Tuesday, April 15, 2014
100 Bullets: Brother Lono by Brian Azzarello - Book Review
From the publisher: The Eisner award-winning team behind 100 BULLETS-writer Brian Azzarello and artist Eduardo Risso, reunites to tell the story of the baddest Minuteman of all. When last we saw Lono in 100 BULLETS, Dizzy Cordova had shot him through the chest…but Lono always was too tough to die. Now, after the final events of 100 BULLETS, Lono finds himself in Mexico working on the side of the angels.
Collects the entire eight-issue run of this limited series.
Brian Azzarello has written another hard-boiled story with 100 Bullets: Brother Lono. Initially I thought it would be a continuation of the 100 Bullets series, even though that series seemed to have a pretty thorough ending. Instead, Azzarello used Lono as a character to tell a different kind of story than the original series.
The story opens in Mexico, where Lono has left behind his violent past, confessed to a priest, and is living at a Catholic church/orphanage. Unfortunately, the orphanage is in the middle of an area controlled by a vicious drug cartel. The cartel makes "tithes" or "donations" to the orphanage, giving them a measure of control over the priest running the church. Throw in a nun, an enforcer, the mysterious Twin Towers who run the cartel, and a former orphan turned cartel member, and there is a huge amount of mayhem and violence. And this is before Lono gets involved, and get involved he does.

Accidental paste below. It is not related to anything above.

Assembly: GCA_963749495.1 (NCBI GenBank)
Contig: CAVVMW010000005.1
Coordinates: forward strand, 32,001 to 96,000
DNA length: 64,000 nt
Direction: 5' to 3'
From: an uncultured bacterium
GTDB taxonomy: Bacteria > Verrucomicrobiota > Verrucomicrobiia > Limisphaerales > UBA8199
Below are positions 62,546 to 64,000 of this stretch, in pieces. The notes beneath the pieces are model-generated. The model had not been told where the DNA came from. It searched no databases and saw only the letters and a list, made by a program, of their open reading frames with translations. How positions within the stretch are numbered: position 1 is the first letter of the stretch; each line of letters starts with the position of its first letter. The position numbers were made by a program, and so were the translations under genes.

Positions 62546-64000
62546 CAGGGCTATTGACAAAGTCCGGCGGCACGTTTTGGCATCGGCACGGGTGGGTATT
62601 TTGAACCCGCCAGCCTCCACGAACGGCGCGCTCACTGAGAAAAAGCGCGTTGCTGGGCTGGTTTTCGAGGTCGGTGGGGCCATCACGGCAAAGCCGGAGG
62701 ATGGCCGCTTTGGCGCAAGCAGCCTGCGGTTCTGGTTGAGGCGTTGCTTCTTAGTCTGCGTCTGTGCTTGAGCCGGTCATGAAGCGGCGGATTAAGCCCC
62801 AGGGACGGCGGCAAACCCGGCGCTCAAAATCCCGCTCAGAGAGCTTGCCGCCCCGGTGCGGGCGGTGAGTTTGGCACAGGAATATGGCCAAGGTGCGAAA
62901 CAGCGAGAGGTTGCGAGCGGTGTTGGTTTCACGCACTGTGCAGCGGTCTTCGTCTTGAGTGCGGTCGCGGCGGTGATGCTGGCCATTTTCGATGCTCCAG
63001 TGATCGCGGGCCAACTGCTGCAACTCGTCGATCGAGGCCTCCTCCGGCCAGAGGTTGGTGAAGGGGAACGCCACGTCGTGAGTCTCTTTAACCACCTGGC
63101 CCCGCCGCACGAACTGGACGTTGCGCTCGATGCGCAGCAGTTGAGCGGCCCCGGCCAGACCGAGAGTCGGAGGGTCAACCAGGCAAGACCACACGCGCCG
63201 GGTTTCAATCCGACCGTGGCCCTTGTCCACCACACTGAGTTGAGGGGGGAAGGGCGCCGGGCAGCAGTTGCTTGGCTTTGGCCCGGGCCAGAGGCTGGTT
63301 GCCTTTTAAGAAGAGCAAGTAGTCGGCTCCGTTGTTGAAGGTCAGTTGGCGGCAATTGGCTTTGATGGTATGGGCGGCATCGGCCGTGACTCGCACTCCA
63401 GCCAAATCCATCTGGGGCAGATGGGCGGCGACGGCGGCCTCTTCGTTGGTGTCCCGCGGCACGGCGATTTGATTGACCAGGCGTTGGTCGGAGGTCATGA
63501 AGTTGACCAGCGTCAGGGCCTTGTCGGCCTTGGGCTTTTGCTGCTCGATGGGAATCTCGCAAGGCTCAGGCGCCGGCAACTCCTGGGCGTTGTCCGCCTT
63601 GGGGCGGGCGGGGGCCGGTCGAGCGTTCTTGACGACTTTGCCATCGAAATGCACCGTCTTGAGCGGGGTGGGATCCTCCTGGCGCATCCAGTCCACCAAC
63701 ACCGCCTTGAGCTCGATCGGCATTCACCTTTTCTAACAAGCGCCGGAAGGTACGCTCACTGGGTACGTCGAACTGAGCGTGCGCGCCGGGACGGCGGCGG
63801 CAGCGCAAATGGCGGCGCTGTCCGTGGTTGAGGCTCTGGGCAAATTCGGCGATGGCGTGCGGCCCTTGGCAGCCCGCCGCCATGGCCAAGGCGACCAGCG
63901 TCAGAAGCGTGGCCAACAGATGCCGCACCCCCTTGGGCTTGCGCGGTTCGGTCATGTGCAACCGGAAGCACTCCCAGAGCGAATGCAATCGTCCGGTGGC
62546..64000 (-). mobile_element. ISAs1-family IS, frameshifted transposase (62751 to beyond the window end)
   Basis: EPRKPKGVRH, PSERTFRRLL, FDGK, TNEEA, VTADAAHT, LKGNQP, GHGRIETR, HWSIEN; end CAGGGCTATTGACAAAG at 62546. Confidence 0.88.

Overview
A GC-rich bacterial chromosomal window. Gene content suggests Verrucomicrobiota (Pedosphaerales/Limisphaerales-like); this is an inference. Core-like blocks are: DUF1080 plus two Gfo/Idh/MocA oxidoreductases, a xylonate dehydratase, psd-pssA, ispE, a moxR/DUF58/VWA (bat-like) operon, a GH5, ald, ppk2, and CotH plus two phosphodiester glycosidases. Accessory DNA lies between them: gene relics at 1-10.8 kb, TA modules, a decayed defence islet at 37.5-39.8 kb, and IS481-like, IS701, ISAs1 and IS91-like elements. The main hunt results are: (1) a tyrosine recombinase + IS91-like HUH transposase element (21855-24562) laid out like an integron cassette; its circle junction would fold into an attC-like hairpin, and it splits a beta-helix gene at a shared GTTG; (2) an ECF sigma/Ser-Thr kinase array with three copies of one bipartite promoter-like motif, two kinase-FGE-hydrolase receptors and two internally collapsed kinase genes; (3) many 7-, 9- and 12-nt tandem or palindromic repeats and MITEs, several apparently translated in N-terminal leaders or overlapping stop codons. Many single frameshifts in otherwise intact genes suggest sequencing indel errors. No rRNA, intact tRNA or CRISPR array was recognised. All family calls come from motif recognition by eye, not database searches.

Rather than furthering 100 Bullets, Brother Lono takes on the tradition of stories like The Wild Bunch, The Magnificent Seven, and even some of the Spaghetti westerns of Clint Eastwood. Lono is a bad guy, but when the orphanage is threatened, he rises to the challenge of defending it. However, there are some surprises in store for the reader that differentiates it from those previous tales.
As is usual, Eduardo Risso's art adds a noirish element to the story. He also pulls no punches when it comes to illustrating the violence that occurs.
Azzarello writes a good book with a harsh theme: Sometimes the only way to beat the bad guys is with an even worse guy.
I recommend Brother Lono to fans of Azzarello, 100 Bullets, and The Wild Bunch.
I received a preview copy of this book from DC Comics in exchange for an honest review.